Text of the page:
Meyer says, “Though we have come to understand certain aspects of the ocean, much of it remains a vast mystery, and because of this, the ocean has become a character with human traits.”
By Jill Meyer
Ellyn Miranda couldn’t let another winter come into her bones, which is why one evening, when dusk is like a film over the eyes, she set down the path from her front door, not bothering with shoes because they would have just filled with sand, and walked into the curling cold hand of the ocean and drifted away.
Or was carried away.
Or was pulled from a boat by the heavy waves.
Or was tossed by a hapless lover into the sea.
Either way she’d drowned. Yes, most definitely drowned. This was certain. But what was uncertain – that being the details of her disappearance – drove the neighborhood of Point Norwich rather mad as they debated over it for some time. As with every unexplained event in history, an explanation was sought after and numerous fabrications were formed into something with which the residents could wrap around them at nights as a blanket of consolation. Consolation for what, they weren’t quite certain.
Every neighbor’s hello from the other side of the shrubs was the beginning of pensive debate and a sad shake of the head with conversations to carry on into every living room, library and tavern.
Carol Pimperton, owner of The Green Buckle who served all of her pot pies with mousse pudding and a digestive, had taken to hunting oysters on the shore, claiming she needed to spruce up her menu with some new dishes. Though the only time she seemed able to go was at dusk when the atmosphere turned a bluish-green.
“And guess who I seen turnin’ over the debris from last night’s storm?”
“That was some storm, sure.”
“Come on, guess now.”
“Well I shouldn’t know…”
“Shirley Hampton. Pokin’ round with the night comin’ down, like she was lookin’ for some carcass.” The last word was whispered so that it hissed sharply in Dale Pimperton’s ear.
“And what was you doin’ nosin’ about the bay then?”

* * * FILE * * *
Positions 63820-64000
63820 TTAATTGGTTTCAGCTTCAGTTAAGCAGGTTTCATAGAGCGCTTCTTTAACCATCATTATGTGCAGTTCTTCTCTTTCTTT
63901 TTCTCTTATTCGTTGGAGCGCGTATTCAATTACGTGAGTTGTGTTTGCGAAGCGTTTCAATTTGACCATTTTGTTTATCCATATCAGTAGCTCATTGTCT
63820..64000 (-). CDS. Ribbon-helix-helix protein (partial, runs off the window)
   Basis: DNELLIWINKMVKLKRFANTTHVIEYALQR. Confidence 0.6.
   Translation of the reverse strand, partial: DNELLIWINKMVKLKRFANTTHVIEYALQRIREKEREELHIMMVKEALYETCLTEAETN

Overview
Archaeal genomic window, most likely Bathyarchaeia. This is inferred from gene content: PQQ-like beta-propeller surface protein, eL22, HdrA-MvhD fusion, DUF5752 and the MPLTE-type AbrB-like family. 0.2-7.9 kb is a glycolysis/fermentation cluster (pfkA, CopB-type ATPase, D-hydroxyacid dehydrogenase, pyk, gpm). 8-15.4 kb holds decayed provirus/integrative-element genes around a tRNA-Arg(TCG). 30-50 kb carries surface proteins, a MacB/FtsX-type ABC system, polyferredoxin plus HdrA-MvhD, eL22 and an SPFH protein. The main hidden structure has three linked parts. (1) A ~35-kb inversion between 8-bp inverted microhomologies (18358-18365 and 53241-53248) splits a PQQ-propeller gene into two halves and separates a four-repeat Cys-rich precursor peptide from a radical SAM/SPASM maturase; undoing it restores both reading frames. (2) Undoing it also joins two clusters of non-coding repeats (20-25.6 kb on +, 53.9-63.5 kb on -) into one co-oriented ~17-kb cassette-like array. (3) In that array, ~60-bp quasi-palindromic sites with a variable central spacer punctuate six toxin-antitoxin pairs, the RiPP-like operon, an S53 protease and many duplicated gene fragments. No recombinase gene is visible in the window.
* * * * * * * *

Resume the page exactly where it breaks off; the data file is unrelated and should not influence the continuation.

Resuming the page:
“Was lookin’ for oysters, course.” Came the ready answer.
Carol Pimperton couldn’t very well be blamed for hunting oysters at odd hours. Half the town had been dropping by the beach, storm or no, hoping to find some kind of relic from the misfortune of Ellyn Miranda. Usually the small black outline of one individual or another could be seen walking slowly along the beach, watching their footprints fill up and disappear behind them. Some perched atop the smooth grey boulders that had no doubt once been mountains, watching the heaving breath of the blackening waters.
On one occasion, twelve-year-old Brendan Drummond had found one partner of a pair of what had been red heels, now pocked and drained of its vibrancy from the salted water. He brought it to the tavern, running with importance as though he’d found a pearl. The sad article was snatched up and declared rather precious and was borne to the Chief of Police, trailed by the entirety of the tavern’s patrons.
The heel was inevitably set into a glass box lined in velvet, along with other fancies that had washed ashore, including a shredded polka-dot bow and a rather lovely shell that someone was certain must have been kept as a good luck charm in the pocket of Ellyn Miranda. They gathered around the glass box on a very special day advertised in the paper to hold a vigil lamenting their dearest neighbor. How were they to know that Ellyn Miranda had a distaste for red nor a love of heels, had been none too lucky in life and that the contents left behind from lovers’ meetings on Kastin’s Cove had a tendency to be sucked up by the water and spit out upon their sands? Seventeen-year-old Amanda Brontt thought she recognized the shape of the heel in the candlelight, but decided it was hard to be certain and the lighting too dim, and turned her pretty face to the dripping wax in her hand and sang along to the last heartfelt verses of Nearer My God to Thee.
Ellyn Miranda really was much nearer to the townspeople than they would have believed. If not through the imagined belongings over which they now reverently bowed their heads, then in other delicious ways. When Ellyn Miranda’s body reached the outer edge of the bay, the fish went to work quickly. The fishermen in turn set out in their boats every morning and came back with fat halibut that squirmed but a little on top of their fellows who considered their fate too certain to fight. Whether they would have found consolation in knowing that we do indeed leave a little something of ourselves on this earth, it’s hard to tell, but the people of Point Norwich were carrying a bit of Ellyn Miranda with them everywhere they went.